(L-R): Tannr, Jake, Julaya, Corey, and Sadie Switchblade of G.L.O.S.S. Photo courtesy of the artist

(L-R): Tannr, Jake, Julaya, Corey, and Sadie Switchblade of G.L.O.S.S. Photo courtesy of the artist

G.L.O.S.S.’ New Record, ‘Trans Day of Revenge,’ Is a Case for Righteous Queer Rage

The Olympia hardcore band doesn’t ask for safe space, they demand it with knives and bricks.

The day after the Orlando shooting, Maia Doty, who identifies as queer, decided to drive up to one of their favorite spots, Deception Pass. They needed to get out of Seattle. The tragic news, and the sadness it brought, was too much to process. Earlier that same day, Olympia hardcore band G.L.O.S.S., short for Girls Living Outside Society’s Shit, surprise-released their new EP, Trans Day of Revenge. The band’s timing seemed more than a coincidence. Doty listened to the album as they made their way to the park, where they would stand on its iconic bridge and, for three hours, contemplate jumping off.

“I was thinking that it would be better this way,” Doty says, “that I would get to die a little happier than if someone else did it. Like, ‘Oh, I’ll just clean up the trash myself’ because that’s all we are to other people: disposable. I’ve been hurt before for being gay, and what’s the next step? I’ll be out with my friends and somebody doesn’t like it and decides to fucking blast me then and there? I just wanted it to be over.”

Wrestling with their feelings, Doty thought about a song they’d just heard on Trans Day of Revenge, “We Live.” In a short minute and 15 seconds, over thrashing dive-bomb riffs, G.L.O.S.S.’ lead singer, Sadie Switchblade, a trans woman with a thunderous yell, simply reaffirms the existence of the queer community: “We live/Even as we wonder why/We live/With trauma locked inside/We fight/Against the urge to die/Parched for love and cast aside.

“Childhood shame/Internal blame/Incest bore a complex pain/We live and die/Against the grain/For ourselves/We live.”

“When I hurt, sometimes I go into this train of thought,” Doty says. “ ‘This world will never be for me, it will never be safe for me and my friends, I’m tired of watching them get hurt or die.’ Hearing that song, I realized I could choose to be sad or choose to be angry. When I was up there I cried a lot, but then I tried screaming and it felt a lot better—I’d rather fight until I fucking die than end it.”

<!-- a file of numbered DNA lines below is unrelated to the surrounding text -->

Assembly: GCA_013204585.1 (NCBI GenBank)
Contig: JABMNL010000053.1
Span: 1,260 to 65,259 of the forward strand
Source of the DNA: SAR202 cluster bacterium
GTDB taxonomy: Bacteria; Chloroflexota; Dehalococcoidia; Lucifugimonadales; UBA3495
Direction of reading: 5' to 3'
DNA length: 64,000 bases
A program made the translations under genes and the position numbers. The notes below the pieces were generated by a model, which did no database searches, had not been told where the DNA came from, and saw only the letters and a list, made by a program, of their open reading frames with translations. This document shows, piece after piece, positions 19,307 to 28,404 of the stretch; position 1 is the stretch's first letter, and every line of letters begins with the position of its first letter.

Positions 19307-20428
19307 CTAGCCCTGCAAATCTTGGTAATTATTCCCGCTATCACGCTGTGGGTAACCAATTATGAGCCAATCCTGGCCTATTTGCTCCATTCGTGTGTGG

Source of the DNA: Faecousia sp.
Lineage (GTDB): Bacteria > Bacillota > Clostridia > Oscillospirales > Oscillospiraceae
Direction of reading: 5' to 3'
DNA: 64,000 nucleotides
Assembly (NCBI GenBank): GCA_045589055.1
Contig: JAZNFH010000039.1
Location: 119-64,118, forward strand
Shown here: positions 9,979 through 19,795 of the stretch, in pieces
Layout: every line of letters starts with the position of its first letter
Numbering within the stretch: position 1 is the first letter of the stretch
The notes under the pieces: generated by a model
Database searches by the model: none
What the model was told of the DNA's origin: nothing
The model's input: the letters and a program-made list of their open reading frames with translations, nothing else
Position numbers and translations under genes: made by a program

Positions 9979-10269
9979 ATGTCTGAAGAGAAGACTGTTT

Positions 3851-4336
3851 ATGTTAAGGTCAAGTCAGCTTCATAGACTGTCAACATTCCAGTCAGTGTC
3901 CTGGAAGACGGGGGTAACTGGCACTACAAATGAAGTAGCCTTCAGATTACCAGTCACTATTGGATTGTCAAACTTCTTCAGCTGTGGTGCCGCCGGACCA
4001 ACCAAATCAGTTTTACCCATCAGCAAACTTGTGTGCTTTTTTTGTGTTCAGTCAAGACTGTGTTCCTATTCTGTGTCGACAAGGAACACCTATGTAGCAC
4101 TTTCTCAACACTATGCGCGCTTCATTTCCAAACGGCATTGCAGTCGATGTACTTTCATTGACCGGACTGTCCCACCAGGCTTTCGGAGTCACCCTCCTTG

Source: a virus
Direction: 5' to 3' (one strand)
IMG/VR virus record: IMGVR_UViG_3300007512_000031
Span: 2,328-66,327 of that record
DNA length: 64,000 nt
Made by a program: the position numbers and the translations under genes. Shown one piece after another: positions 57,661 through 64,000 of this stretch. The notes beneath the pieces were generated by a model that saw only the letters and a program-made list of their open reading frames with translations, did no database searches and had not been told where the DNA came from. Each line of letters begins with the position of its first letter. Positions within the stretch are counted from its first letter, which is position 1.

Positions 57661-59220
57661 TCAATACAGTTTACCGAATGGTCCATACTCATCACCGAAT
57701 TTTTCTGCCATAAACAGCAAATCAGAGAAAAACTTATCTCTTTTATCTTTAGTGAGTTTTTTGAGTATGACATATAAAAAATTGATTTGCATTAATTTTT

Unlike despair, rage can empower.

G.L.O.S.S., the most vital band to emerge from the Northwest in the past few years, arrives at a volatile tipping point in this country. With the federal legalization of same-sex marriage in 2015, many straight, cisgendered people assume the dial for LGBTQ folks is steadily moving toward justice—but in most cases, that landmark decision benefitted only the community’s most privileged members.

“HRC, selfish fucks/Yuppie gays threw us under the bus,” Switchblade screams on Trans Day of Revenge’s titular track. “Black trans women/Draped in white sheets/Beaten to death/Harassed by police/Homeless elders/Wander the streets/Trans day of revenge/Not as weak as we seem.”

For trans folk, queer youth, and LGBTQ people of color, simply being is still met with extreme resistance in this country. On a legislative level, trans folk are currently fighting a number of unfathomably absurd bills that would deny them the simple right to use a public bathroom—a dehumanizing push that comes right after 2015, the deadliest year for trans people on record. This year has proven no better—in 2016, 14 trans people have been murdered thus far, the majority of them of color. Meanwhile, only 18 states in the country have statewide employment nondiscimination laws in place that include protections for both sexual orientation and gender identity. On a federal level, it is legal for employers to openly discriminate against LGBTQ people.